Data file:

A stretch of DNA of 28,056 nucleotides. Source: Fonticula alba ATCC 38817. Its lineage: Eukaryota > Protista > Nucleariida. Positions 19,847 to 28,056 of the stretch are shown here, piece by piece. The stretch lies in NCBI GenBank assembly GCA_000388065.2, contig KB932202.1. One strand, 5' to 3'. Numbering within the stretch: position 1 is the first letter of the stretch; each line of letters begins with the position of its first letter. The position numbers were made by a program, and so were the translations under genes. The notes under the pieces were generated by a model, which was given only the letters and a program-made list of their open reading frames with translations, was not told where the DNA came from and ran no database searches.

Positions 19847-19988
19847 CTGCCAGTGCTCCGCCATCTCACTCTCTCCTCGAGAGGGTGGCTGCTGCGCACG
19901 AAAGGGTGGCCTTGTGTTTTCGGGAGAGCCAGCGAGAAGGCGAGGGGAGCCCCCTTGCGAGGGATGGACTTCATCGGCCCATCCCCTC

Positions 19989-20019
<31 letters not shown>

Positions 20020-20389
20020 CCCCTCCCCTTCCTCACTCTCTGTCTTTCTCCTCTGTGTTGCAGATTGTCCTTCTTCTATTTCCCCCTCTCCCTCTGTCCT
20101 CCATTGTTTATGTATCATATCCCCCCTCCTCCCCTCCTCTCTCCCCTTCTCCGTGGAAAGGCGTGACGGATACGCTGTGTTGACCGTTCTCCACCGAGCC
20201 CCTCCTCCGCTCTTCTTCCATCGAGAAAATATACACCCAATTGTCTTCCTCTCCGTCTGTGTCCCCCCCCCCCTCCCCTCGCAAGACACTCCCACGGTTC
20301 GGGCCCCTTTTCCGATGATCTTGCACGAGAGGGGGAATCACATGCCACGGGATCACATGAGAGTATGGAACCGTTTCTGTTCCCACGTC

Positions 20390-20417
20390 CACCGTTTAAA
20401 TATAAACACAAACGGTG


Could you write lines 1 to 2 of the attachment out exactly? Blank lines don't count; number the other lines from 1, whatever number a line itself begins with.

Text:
A stretch of DNA of 28,056 nucleotides. Source: Fonticula alba ATCC 38817. Its lineage: Eukaryota > Protista > Nucleariida. Positions 19,847 to 28,056 of the stretch are shown here, piece by piece. The stretch lies in NCBI GenBank assembly GCA_000388065.2, contig KB932202.1. One strand, 5' to 3'. Numbering within the stretch: position 1 is the first letter of the stretch; each line of letters begins with the position of its first letter. The position numbers were made by a program, and so were the translations under genes. The notes under the pieces were generated by a model, which was given only the letters and a program-made list of their open reading frames with translations, was not told where the DNA came from and ran no database searches.

Positions 19847-19988